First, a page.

magnesium in almondsCan a high-fat food really be good for you? A while back I looked at some of the health benefits of common varieties of nuts, but soon realised I’d left out some important and tasty varieties. So this is part two of my list of healthy nuts and the benefits they offer. While they’re generally high in fat and fairly high in calories, nuts are also a great source of protein and contain at least some of these heart-healthy nutrients:

  • Unsaturated fats, both mono- and polyunsaturated fats lower ‘bad’ cholesterol levels, though it’s not entirely clear why.
  • Nuts are one of the best plant-based sources of omega-3 fatty acids; making them good for your heart.
  • All nuts contain fibre, which not only helps lower cholesterol, but also helps make you feel full, so you eat less.
  • Most nuts are a rich source of vitamin E, an antioxidant which helps keep your skin healthy and prevent the development of arterial plaques which are a factor in heart disease.
  • Nuts are a good source of plant sterols, a substance that can help lower cholesterol. Peanuts and almonds are among the best sources. Sterols are one of the ingredients added to spreads that lower cholesterol.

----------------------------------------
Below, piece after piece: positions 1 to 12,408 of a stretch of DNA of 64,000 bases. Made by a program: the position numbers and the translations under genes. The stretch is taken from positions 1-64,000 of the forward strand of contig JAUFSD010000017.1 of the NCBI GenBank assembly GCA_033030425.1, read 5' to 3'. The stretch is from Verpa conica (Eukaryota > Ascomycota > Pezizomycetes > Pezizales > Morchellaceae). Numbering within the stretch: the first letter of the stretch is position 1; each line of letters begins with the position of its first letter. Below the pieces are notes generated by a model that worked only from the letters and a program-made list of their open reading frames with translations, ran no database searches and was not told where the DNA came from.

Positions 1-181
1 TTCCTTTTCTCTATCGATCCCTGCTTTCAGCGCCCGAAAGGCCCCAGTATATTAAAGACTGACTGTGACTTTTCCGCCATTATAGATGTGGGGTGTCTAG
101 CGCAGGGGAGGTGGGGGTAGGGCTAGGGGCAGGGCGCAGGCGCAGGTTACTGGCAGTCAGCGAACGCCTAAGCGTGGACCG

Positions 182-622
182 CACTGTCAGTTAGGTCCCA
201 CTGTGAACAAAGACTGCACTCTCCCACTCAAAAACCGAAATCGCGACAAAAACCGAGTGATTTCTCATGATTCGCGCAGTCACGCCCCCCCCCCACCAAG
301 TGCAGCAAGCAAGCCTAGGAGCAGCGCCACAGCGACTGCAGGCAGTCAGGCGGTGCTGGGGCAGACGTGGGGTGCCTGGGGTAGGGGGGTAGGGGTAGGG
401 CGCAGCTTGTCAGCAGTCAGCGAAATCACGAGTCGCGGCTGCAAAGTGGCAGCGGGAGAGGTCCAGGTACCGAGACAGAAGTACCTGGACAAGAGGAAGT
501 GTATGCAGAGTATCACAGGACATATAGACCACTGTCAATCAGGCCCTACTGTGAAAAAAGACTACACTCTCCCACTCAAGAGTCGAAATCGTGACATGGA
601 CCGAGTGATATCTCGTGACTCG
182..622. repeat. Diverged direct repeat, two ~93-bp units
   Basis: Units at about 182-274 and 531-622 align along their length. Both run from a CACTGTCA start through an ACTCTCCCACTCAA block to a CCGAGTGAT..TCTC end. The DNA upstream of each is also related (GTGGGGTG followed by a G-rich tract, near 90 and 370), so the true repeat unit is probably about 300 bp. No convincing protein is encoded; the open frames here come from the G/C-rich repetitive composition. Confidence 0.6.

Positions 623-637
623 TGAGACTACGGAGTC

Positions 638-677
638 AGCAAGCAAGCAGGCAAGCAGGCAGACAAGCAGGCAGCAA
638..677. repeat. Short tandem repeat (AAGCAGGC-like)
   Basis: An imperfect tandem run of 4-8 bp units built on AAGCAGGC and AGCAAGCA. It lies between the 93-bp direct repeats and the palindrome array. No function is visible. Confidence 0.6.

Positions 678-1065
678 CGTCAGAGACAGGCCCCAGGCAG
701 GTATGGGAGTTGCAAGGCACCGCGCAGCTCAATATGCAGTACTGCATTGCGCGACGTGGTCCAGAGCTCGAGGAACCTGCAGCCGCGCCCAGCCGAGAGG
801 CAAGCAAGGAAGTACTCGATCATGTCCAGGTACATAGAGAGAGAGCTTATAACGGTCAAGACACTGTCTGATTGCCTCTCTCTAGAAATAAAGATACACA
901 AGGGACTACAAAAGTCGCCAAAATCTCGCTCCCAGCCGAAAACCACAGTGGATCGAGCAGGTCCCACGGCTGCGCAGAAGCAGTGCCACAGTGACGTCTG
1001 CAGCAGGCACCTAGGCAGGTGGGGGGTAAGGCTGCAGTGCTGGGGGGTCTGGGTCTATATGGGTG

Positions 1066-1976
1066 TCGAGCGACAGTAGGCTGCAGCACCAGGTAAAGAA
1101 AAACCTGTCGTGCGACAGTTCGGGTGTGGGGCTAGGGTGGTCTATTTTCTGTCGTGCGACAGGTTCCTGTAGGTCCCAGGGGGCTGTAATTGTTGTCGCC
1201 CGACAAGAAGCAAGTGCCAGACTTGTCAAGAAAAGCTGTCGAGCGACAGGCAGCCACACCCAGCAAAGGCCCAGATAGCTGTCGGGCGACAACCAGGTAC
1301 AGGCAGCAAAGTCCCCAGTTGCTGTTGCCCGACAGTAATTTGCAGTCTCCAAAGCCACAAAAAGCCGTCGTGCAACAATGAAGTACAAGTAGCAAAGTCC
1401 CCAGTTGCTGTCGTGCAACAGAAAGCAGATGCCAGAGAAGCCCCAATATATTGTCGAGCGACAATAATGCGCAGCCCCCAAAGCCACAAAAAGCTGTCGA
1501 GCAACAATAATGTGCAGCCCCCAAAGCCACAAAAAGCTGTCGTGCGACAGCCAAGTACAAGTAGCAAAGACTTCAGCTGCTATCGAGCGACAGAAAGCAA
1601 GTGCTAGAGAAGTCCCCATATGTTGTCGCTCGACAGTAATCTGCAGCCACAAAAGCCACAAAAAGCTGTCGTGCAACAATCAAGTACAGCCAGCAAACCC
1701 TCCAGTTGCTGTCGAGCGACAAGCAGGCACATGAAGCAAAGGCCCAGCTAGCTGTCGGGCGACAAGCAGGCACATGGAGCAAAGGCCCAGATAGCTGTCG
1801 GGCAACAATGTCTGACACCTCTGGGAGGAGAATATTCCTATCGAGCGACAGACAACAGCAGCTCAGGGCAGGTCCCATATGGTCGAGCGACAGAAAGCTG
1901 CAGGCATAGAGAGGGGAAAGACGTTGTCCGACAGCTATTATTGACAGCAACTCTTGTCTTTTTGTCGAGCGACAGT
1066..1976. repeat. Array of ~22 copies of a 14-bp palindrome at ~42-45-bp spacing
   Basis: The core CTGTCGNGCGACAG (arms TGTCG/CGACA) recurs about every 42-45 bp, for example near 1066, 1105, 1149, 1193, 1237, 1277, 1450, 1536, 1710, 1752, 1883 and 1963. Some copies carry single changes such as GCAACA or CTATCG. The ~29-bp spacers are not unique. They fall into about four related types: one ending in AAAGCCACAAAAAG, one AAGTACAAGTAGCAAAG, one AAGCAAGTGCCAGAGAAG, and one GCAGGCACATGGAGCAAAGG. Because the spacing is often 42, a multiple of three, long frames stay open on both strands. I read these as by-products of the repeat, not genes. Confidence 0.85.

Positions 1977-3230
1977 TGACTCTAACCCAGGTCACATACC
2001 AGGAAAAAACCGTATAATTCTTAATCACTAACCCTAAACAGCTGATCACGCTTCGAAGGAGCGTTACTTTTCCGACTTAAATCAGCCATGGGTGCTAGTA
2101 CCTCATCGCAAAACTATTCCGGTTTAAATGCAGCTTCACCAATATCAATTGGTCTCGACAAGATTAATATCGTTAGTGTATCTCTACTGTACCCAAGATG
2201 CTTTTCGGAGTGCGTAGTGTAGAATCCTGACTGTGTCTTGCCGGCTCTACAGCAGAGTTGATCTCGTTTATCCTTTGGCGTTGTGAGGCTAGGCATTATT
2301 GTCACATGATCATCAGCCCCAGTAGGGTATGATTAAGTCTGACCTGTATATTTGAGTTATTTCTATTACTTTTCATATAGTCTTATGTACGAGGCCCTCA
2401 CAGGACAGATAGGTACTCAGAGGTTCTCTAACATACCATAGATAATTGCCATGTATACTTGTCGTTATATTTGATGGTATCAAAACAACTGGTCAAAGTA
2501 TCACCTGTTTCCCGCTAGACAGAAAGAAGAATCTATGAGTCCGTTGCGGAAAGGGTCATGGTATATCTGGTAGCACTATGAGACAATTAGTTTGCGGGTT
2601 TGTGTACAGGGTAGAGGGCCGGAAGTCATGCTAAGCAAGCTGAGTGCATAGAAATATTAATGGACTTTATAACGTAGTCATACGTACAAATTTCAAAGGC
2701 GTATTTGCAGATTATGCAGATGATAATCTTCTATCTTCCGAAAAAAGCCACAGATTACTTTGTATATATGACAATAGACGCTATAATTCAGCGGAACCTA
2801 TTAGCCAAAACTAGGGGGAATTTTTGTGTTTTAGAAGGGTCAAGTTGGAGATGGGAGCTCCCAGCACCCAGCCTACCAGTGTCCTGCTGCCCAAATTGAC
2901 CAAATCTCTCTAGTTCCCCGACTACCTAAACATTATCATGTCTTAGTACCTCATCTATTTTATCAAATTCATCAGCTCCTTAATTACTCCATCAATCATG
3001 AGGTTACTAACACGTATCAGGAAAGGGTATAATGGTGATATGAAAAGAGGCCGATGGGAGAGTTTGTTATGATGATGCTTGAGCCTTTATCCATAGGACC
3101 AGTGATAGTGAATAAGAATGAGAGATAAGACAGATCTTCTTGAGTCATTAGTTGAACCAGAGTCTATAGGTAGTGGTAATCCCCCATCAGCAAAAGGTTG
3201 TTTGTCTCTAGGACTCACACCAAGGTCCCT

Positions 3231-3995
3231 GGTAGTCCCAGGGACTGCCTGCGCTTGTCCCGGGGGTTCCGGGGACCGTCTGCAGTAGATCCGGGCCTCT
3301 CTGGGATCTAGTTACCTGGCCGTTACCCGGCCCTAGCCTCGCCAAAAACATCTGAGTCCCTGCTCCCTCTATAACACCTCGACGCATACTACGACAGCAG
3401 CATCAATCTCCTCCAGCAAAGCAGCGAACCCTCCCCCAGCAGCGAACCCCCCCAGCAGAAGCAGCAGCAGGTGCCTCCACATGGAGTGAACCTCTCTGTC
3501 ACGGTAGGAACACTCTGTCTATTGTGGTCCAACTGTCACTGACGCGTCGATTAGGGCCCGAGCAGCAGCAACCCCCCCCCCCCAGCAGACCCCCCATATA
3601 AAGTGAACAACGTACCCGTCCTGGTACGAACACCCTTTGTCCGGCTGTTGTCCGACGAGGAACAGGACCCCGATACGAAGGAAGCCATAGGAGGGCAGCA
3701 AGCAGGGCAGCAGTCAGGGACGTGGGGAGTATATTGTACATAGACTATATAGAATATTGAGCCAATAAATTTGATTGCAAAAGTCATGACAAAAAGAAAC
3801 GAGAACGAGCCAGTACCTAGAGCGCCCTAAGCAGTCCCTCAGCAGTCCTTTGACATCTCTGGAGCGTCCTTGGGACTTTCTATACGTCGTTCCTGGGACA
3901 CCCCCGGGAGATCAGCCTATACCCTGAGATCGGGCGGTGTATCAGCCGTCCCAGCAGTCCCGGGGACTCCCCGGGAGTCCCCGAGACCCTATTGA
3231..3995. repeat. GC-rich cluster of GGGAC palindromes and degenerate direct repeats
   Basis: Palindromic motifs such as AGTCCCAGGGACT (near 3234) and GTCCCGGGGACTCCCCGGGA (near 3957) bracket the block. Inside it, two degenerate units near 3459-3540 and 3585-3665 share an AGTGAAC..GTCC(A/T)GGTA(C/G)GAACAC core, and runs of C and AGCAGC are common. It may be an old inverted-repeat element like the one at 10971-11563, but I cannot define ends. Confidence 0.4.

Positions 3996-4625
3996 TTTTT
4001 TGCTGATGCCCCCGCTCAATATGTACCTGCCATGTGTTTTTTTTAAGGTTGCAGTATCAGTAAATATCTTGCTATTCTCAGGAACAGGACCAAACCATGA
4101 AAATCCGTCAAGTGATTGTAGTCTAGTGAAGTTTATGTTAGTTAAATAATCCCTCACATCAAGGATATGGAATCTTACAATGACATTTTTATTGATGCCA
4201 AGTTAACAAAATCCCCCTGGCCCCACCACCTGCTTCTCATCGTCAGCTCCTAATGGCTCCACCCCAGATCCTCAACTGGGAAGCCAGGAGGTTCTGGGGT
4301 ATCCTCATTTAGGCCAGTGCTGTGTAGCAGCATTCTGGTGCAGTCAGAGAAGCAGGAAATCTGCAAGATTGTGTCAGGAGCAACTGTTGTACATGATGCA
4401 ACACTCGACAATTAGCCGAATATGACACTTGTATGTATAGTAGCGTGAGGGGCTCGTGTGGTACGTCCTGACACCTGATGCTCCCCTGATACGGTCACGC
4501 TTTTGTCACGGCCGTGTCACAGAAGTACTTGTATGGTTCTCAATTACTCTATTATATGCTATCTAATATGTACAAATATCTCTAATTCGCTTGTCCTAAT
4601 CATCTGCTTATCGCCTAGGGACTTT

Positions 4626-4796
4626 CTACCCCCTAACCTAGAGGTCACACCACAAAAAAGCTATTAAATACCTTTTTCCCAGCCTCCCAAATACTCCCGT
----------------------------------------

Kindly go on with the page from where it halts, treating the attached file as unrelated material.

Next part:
• Most nuts are rich in L-arginine, an amino acid essential to growth and immunity but which also is used by the body to make arteries more flexible and less susceptible to blood clots.

So one of the healthiest nuts that fits every one of these categories is the almond. A 1oz serving (about 25 kernels) contains 35% of your daily needs of vitamin E, 31% manganese, 20% of riboflavin and magnesium and is also a good source of copper and phosphorus. Great news for vegans too, as almonds have the highest calcium content of all nuts.

Cashew nuts are particularly rich in iron and zinc. This makes them good for tackling fatigue, as iron is critical for delivering oxygen to your cells, and zinc is needed for immune health. They’re also a great source of copper, manganese and phosphorus, as well as magnesium which is thought to protect against age-related memory loss.

Traditionally associated with an old-fashioned Christmas, European chestnuts aren’t just restricted to one month of the year. At just 213 calories per 100g (3.5oz) they are by far the lowest calorie nut, and they contain just 2% total fat as well. A great source of vitamin C and manganese, they make up for their lower protein content by their vitamin and mineral content -and ground chestnuts make a great gluten-free flour, too!

Our next nut isn’t really a nut at all. Pine nuts are seeds from the insides of a variety of pine cones. Sweet and nutrient-rich, they can help significantly lower LDL (bad) cholesterol and are one of the best sources of manganese, which is vital for nervous system functioning. As the base ingredient for pesto sauce, pine nuts are easy to add to your diet, though they taste great raw, too.

Of course, you can get too much of a good things. A serving of nuts eaten as a snack should be no more than 1oz, and try to avoid nuts that have been roasted in oil, as these may have absorbed unhealthy fats or have had their nutrients destroyed by high cooking temperatures.